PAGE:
The speech shows Churchill’s great interest in the construction and layout of parliamentary chambers. It contains intricate detail about the kind of Parliament that should be reconstructed. Churchill displayed similar energy and vigour in this speech as he did in his approach to the post-war political reconstruction of Europe.
1. Definition of Democracy
Democracy is not a caucus, obtaining a fixed term of office by promises, and then doing what it likes with the people. We hold that there ought to be a constant relationship between the rulers and the people. ‘Government of the people, by the people, for the people,’ still remains the sovereign definition of democracy.
—(House of Commons Debates, 11 Nov. 1947, Vol. 444 cc.203-216)
Our list is topped by a speech given in 1947, when Churchill was no longer Prime Minister, having been voted out of office in 1945. Although some view this as Britain’s betrayal of its wartime leader, others have described it as the ultimate demonstration of democracy, so it’s fitting that this speech is itself about democracy. It also topped the 2016 list of most read historical speeches in Hansard, perhaps as people’s interest in democracy was piqued by the EU referendum that year.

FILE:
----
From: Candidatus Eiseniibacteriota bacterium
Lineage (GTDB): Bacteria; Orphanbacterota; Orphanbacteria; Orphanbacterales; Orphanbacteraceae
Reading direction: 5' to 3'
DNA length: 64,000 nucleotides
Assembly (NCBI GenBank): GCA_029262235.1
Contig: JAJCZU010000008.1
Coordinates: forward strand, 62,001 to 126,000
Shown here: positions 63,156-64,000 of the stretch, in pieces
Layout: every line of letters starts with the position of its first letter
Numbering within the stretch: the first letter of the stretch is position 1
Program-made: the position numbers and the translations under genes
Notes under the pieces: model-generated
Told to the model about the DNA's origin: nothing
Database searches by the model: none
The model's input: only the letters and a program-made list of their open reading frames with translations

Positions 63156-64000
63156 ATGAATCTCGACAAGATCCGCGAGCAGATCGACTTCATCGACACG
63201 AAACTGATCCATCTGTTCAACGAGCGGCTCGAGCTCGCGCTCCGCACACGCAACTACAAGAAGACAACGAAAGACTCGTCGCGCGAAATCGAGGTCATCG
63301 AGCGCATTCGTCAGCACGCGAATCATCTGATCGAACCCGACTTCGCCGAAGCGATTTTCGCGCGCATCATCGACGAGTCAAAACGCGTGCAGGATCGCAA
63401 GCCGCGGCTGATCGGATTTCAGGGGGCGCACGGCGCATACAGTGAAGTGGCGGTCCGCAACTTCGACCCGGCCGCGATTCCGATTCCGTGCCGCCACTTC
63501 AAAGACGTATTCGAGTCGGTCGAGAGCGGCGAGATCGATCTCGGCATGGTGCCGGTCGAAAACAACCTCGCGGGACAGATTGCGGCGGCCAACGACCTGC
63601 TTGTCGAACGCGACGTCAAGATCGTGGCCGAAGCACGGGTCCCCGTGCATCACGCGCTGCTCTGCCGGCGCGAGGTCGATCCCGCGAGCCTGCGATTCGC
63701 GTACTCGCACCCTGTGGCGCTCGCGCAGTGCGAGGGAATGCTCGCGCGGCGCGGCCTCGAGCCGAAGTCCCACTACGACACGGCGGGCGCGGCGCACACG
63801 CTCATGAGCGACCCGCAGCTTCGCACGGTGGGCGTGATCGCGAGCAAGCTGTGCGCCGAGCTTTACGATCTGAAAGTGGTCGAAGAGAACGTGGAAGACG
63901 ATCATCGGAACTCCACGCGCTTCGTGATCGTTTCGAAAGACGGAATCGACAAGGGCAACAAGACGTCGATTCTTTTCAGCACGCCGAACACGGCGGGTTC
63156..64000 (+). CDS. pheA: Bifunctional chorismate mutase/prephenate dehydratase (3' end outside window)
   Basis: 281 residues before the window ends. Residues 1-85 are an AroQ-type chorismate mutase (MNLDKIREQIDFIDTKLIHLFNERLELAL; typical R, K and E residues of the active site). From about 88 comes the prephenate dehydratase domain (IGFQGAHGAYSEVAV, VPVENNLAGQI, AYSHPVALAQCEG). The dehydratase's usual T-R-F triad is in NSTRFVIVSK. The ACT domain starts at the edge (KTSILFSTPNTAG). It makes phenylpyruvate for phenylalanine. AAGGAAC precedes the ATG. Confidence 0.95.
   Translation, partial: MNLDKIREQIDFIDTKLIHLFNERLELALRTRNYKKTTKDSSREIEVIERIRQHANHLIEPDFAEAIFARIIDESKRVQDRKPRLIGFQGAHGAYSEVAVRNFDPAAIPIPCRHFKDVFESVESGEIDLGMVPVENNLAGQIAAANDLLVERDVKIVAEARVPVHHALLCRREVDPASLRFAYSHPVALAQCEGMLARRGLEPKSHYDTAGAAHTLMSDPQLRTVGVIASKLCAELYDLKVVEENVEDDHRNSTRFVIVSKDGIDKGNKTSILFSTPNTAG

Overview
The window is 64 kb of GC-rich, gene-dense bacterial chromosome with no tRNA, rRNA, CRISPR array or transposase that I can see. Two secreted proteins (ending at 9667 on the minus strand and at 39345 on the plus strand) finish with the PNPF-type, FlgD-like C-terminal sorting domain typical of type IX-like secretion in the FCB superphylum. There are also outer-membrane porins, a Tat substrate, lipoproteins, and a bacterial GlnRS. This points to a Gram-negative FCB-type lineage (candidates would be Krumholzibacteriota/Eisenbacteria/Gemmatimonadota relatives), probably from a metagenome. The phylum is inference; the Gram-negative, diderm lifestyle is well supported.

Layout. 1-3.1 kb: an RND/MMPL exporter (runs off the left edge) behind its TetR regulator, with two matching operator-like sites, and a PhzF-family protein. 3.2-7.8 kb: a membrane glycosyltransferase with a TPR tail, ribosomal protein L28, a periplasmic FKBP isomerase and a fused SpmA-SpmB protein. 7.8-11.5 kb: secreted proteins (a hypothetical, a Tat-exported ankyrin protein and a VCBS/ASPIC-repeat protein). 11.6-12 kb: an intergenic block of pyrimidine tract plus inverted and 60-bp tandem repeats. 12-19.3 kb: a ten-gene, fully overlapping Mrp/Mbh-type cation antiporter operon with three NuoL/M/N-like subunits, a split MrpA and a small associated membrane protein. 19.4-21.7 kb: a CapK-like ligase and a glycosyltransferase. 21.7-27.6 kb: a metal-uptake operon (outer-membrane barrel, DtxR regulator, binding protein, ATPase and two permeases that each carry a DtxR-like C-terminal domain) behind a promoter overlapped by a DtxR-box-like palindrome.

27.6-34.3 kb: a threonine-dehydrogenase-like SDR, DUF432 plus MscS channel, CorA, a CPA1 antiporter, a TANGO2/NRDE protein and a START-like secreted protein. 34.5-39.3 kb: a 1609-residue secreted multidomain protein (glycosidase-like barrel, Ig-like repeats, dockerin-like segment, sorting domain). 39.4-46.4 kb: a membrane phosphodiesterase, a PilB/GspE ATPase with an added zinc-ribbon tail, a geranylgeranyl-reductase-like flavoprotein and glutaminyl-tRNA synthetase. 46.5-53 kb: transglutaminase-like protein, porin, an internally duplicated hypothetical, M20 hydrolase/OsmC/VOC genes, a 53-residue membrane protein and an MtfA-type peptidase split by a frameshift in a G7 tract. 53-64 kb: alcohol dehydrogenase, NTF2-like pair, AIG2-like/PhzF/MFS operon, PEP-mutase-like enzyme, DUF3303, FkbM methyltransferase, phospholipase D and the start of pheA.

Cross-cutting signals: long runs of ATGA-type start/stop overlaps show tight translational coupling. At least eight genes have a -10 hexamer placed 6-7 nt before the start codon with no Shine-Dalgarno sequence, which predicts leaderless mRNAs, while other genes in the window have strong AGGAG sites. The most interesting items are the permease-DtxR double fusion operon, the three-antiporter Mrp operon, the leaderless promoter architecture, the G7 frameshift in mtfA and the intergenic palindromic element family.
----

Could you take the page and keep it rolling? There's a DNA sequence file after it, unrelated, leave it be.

List correct as of February 2018.
If you're interested in reading the full reports of historical speeches in the House of Commons, they're currently available in a temporary location. All content from 1803 onwards will be available on Hansard Online in the not-too-distant future. Watch this space...